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Photograph by Andrew Cooper
Are we in the same movie? Jack Nicholson and Matt Damon interpret the seriousness of the script for 'The Departed' in very different ways.
'The Departed' is Martin Scorsese's long and crazy remake of short and baffling Hong Kong thriller 'Infernal Affairs'
By Richard von Busack
THE SOURCE for Martin Scorsese's The Departed is Infernal Affairs, another Asian movie Miramax bought and then sat on like a hen trying to hatch a doorknob. Never have I seen a movie more like a chess game. The sturdy plot translates well enough to anchor Jack Nicholson as he floats around like a balloon in a windstorm. Over the top? Since when has Nicholson recognized the concept of a top? Playing the Joker or Satan in The Witches of Eastwick? His Frank Costello is based slightly on Boston's crime boss Whitey Bulger. But Costello is a man after his own heart—a gangster, aesthete and pervert—spitting cognac on a drawing that fails to please him, attending the opera with a brace of whores or making a rodent's fleer of his teeth to show what a "cheese-eatin' rat bastard" looks like.
Nicholson's widens the gangster's appeal, to not just as a man who gets to indulge himself with food, sex, booze and a salad bowl full of cocaine. He is also a man who savors hate speech, who asks underage girls if they're menstruating yet or who tells a gang of Chinese criminals, "No tickee, no laundry." The Departed is so postmodern it falls off the bone. Watching Nicholson fuck around may irritate people who take their gangster movies seriously.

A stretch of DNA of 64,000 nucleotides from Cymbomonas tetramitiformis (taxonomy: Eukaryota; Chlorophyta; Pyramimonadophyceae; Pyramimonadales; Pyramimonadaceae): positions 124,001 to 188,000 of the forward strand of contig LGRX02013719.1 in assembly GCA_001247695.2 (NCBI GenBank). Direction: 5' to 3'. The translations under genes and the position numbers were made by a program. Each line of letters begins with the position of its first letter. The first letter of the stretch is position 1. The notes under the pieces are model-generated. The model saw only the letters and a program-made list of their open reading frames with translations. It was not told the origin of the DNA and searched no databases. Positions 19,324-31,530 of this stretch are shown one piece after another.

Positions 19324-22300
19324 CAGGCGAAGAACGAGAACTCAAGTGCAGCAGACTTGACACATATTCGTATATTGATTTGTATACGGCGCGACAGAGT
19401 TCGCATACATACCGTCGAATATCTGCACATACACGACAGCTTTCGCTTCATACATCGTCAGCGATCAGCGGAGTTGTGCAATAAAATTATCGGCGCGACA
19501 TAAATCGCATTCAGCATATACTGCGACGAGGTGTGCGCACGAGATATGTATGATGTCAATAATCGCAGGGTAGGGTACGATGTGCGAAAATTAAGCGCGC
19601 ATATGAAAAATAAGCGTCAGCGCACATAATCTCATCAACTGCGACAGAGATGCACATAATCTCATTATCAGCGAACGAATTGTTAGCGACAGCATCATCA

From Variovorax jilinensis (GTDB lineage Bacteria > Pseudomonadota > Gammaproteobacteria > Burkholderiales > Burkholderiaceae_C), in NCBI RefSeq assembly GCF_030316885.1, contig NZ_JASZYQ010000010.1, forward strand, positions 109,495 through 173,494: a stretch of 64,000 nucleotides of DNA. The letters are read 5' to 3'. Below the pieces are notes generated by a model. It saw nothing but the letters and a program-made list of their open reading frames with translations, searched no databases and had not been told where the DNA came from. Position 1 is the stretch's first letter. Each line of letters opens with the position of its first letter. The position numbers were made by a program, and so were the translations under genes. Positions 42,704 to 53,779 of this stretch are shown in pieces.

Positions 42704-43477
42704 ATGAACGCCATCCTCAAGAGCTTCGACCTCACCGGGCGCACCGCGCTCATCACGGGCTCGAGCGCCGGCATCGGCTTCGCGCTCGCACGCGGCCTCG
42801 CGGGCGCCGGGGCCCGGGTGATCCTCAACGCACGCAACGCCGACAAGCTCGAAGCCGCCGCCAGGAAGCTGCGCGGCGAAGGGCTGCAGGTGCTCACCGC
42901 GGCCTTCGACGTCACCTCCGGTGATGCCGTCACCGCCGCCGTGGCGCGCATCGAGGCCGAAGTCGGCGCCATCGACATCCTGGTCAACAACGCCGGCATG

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Costello gets the big idea to put a mole (Matt Damon) into the Massachusetts State Police academy. Simultaneously, without knowledge they've been breached, the cops pretend to fire a cadet (Leonardo DiCaprio) and place him into the ranks of Costello's men. The two keep almost discovering each other—each side growing more furious at the leaks in their security, until finally the two double agents have it out.
The Departed has the sense of a 14-hour movie carved down to a fraction. What's left is the unedifying scene of Damon having a crisis of conscience (Damon thinking of something is pretty much as close as cinema comes to minimalist painting), DiCaprio being torn apart by duplicity (with all the anxiety of a Midwesterner losing his car keys) and Mark Wahlberg, as one of the police, with a Hitler hair cut, showing us just what a hard-on he can be.
As a police psychiatrist, Vera Farmiga has wide, shocked peepers and as pretty a down-turned mouth as anyone since Isabelle Adjani, but she can't make something out of nothing (a useful skill for today's actresses). How she ended up as the point of a love triangle is just as inexplicable as why the Boston State Police are sending their supersecret mole to a police shrink, where he might be seen.
Except for a chase through a neon, rainy Chinatown, where the glass shards of a wind chime reflects a killer's face, The Departed has an almost televisionistic background. Damon's fancy condo—which should have tipped off his bosses—has a backdrop of downtown Boston that's as flat as a billboard. Damon knows he's in a serious study of good and evil. Nicholson thinks he's in a gore-tinged comedy of errors and leaves us with a last bloody smile. Guess who's right? I'd also mention the hilarious Alec Baldwin as a cop sweating through his polyester shirts, probably out of sheer love of chasing the game. When he refers to Costello as "the movie star," he probably has a better handle on what's going in The Departed than Damon or DiCaprio.
The Departed (R; 148 min.), directed by Martin Scorsese, written by William Monahan, photographed by Michael Ballhaus and starring Jack Nicholson, Matt Damon and Leonardo DiCaprio, plays valleywide.
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